MODIBO KAWU’S ICPC TRAVAILS AND THE EMEKA MBA SHADOW THAT WON’T GO.
My attention was drawn to an article making the rounds, about how I, in league with some powerful people, are scheming to remove a serving director general from office. The article in question, “The Modibbo Kawu ICPC Indictment: Shine Your Eyes,” authored by one Abubakar Mahmoud Ahmed, has over 20 mentions of my name, and attempts to show that I am in cahoots with the Vice President Yemi Osinbajo, the national leader of APC, Bola Ahmed Tinubu, and the Minister of Information, Lai Mohammed. The convoluted piece makes a lot of allegations, mangles publicly available data, and makes proclamations that would be laughable if they were not so egregious.
On a good day I would let personal attacks slide, but these are not normal times. Nigeria today is polarised, overflowing with propaganda that justifies impunity, and the suffering that my family and I have endured by reason of already existing lies compel me to respond to this.
I served as the Director General of the National Broadcast Commission, NBC, between May 13th, 2013 and February 15th, 2016. During my tenure I was saddled with the weighty responsibility of ensuring Nigeria’s transition from analogue to digital broadcasting with a deadline set by the International Telecommunication Union, ITU for 17 June 2015. It is important to note that up until now, Nigeria has failed to meet that deadline.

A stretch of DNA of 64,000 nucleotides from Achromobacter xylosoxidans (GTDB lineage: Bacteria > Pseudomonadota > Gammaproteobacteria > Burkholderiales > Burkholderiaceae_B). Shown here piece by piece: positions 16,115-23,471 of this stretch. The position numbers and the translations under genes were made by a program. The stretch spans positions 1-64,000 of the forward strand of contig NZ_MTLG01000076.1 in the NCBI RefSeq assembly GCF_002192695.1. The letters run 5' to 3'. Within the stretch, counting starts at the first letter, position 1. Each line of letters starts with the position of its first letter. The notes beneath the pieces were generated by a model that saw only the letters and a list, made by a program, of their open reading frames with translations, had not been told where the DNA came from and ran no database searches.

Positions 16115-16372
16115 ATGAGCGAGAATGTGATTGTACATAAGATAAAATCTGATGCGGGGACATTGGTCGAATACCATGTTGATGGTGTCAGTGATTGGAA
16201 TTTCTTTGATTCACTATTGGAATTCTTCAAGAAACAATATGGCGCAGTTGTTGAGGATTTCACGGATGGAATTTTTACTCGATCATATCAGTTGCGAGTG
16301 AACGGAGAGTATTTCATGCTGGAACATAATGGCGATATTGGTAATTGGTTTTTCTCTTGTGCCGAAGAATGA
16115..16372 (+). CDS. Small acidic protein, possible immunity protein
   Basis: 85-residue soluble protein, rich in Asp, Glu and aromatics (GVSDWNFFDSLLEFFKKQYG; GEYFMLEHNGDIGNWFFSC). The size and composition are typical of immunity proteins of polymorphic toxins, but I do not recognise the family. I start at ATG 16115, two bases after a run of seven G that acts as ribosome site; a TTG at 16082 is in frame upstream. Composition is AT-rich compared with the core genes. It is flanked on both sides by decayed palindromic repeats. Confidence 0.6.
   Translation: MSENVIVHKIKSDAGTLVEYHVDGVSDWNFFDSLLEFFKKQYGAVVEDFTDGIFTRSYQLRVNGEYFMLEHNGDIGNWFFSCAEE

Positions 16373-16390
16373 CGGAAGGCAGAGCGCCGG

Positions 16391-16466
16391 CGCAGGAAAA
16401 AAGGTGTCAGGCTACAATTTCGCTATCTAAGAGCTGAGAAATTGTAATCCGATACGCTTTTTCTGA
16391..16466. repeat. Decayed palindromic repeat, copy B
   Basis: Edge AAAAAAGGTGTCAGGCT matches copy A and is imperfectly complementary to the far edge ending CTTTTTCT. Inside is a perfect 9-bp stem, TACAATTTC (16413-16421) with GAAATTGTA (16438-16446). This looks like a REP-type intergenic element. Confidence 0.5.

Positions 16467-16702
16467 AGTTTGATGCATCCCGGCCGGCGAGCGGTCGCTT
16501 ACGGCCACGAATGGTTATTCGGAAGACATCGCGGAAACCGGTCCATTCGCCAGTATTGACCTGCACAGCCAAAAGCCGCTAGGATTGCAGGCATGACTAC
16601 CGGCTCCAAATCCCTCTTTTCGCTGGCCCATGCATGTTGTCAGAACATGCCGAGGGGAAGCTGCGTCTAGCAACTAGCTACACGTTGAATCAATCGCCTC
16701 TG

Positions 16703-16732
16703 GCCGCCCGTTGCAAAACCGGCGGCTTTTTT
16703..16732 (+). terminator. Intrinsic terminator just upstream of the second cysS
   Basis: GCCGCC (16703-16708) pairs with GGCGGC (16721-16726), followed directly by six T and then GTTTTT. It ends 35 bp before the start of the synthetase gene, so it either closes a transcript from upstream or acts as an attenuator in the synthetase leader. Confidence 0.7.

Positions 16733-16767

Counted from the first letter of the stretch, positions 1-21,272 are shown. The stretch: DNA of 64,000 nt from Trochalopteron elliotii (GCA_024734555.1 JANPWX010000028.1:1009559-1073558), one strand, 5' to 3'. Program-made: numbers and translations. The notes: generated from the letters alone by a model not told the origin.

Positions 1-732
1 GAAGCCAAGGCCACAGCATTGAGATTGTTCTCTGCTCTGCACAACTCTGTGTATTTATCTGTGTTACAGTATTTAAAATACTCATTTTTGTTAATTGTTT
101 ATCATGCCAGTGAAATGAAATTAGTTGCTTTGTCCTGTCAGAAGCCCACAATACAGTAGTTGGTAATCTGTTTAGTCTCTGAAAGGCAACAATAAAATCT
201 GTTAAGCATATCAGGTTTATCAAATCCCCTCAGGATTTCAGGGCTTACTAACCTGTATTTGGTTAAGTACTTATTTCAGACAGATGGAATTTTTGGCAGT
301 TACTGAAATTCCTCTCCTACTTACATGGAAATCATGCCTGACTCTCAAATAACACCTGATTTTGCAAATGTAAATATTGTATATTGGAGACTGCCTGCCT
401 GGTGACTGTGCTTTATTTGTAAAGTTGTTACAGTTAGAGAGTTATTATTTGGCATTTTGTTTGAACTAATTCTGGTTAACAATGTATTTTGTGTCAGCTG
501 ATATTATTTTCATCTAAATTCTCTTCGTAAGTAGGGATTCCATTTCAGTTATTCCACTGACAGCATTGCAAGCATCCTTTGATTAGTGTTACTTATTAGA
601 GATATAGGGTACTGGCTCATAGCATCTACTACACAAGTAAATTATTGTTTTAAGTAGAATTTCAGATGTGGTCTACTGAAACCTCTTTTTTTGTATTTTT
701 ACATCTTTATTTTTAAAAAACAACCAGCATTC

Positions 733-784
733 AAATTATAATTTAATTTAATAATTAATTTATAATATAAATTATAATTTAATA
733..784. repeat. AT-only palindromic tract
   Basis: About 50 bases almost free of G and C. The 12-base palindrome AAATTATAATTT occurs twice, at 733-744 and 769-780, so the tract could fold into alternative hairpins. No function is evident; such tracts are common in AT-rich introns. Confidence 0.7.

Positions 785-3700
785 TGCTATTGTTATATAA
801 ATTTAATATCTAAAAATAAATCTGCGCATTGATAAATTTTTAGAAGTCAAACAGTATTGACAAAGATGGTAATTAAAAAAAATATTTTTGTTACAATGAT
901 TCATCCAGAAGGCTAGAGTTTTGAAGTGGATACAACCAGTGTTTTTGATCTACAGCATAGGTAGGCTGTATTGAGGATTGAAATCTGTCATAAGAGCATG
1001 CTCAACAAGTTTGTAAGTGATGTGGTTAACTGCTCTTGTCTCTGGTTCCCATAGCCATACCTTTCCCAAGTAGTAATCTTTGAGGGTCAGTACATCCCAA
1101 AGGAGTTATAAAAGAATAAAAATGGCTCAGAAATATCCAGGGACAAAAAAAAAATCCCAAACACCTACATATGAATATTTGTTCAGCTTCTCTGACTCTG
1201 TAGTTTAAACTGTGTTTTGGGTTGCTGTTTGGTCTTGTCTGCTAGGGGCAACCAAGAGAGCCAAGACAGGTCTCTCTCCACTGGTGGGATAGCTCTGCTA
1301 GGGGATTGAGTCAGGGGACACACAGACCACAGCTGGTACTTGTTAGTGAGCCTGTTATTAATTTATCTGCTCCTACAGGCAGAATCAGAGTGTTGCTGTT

Prior to Mr. Lai Mohammed’s appointment as Minister of Information in late 2015, I had never met the gentleman. Upon his appointment as supervising minister of the agency I headed, as is customary, all parastatal Chief Executives made it a point of duty to build a positive working relationship with their supervising Minister. That relationship, at no time amounted to the payment of illicit funds to anyone on Mr. Mohammed’s behalf or at his behest.
As a matter of record, it would have been impossible for the NBC during my tenure to fund any person or political party, not to talk of funding the political campaign of the incumbent president at that time. The license fee of ?34 Billion from MTN came in August 2015, a clear five months after the 2015 general elections. The NBC account details are available for scrutiny, and the EFCC did more than scrutinise those accounts. The EFCC committed several months to scrutinising my personal accounts, which have remained frozen since 2016 with severe repercussions to my family and I.